Congress Returns to Crowded 2018 Legislative Calendar
The Senate returned to Washington this week to begin the second session of the 115th Congress. The House returns Monday of next week, which gives Congress eight legislative days to fund the federal government for Fiscal Year 2018. Prior to departing for 2017, Congress passed a temporary spending bill funding the federal government through January 19, 2018.
Beyond the spending bill, Congress will address a number of health care issues in 2018. The Children’s Health Insurance Program needs long-term funding given that the stopgap spending bill only provided funds through March 31, 2018. Stabilization of the ACA individual markets also needs to be addressed, though stabilization legislation has lost steam since Congress repealed the law’s individual mandate in the tax reform package passed last year. Also, the medical device industry and health insurers are seeking delays on ACA-related taxes, which Congress is addressing through work in the committees of jurisdiction.
FCC Addresses Rural Health Care Program
On January 2, the Federal Communications Commission (“FCC”) issued a notice of proposed rulemaking seeking suggestions on how to expand its Rural Health Care Program. The notice mulls several possible changes to the program in addition to raising the cap, including changing the definition of “rural health care” and cracking down on perceived waste, fraud and abuse.
In December, the FCC voted to put additional funds into its rural health broadband subsidy program. The funds will be redistributed to ensure all eligible applicants in 2017 receive money. The Rural Health Care Program distributes $400 million annually for rural doctors, hospitals and nursing homes to adopt and pay for broadband internet access. The additional funds were necessary since the program reached its funding cap the last two years due to the increase in telemedicine use, as well as nursing homes being eligible for subsidies.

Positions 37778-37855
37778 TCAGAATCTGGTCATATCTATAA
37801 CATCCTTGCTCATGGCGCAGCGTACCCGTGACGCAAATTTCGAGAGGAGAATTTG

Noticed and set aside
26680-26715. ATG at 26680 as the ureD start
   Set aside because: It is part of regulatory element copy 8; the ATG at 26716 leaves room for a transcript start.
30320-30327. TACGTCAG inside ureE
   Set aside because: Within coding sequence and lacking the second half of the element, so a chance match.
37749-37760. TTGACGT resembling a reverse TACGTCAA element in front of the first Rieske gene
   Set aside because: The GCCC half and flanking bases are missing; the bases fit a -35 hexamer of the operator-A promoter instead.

HHS Releases Association Health Plan Rule
On January 4, the Department of Labor released a proposed rule aimed to ease formation of “association health plans” that allow certain small businesses and trade groups to come together to seek better deals on health insurance. Additionally, the proposed rule would foster formation of association health plans by removing the requirement that associations have to have a purpose besides health insurance. The intent of the rule is to help small businesses buy health coverage more easily.
Health-Related Bills Introduced This Week
On January 4, a bipartisan group of Senators introduced the State Offices of Rural Health (“SORH”) Reauthorization Act of 2017 (S. 2278). In a legislative initiative led by Hall Render and the National Organization of State Offices of Rural Health, Sens. Pat Roberts (R-KS) and Heidi Heitkamp (D-ND), co-chairs of the Senate Rural Health Caucus, introduced the stand-alone bill. The legislation seeks to reauthorize the SORH grant program for the first time, maintains the three-to-one federal to state match and ensures greater accountability to HHS from state grantees. Other senators who have endorsed the legislation as original cosponsors are John Barrasso (R-WY), Bob Casey (D-PA), Charles Grassley (R-IA) and Tammy Baldwin (D-WI).
Next Week in Washington
The Senate Finance Committee will hold a confirmation hearing next Tuesday for Alex Azar’s nomination to be the next HHS Secretary. Azar was nominated by President Donald Trump in November for HHS Secretary. Although Democrats will raise questions about his time in the pharmaceutical industry heading Eli Lilly’s U.S. operations, Azar is expected to be approved.
Also next week, the Senate HELP Committee will hold a hearing on the opioid crisis. The Medicare Payment Advisory Committee will hold a public meeting January 11 and 12 to discuss Medicare issues and policy question as well as develop and approve reports and recommendations to Congress.
This Week in Washington in History
1935: 83 years ago this week, President Franklin Roosevelt claims in his State of Union message that the federal government will provide jobs for 3.5 million Americans on welfare. In an attempt to address the nation’s high unemployment rate, Congress would pass the Social Security Act in August of 1935.
2007: 11 years ago this week, Rep. Nancy Pelosi (D-CA) becomes the 52nd Speaker of the House and the first female to serve as Speaker. Pelosi would serve two terms as Speaker from 2007-2011.
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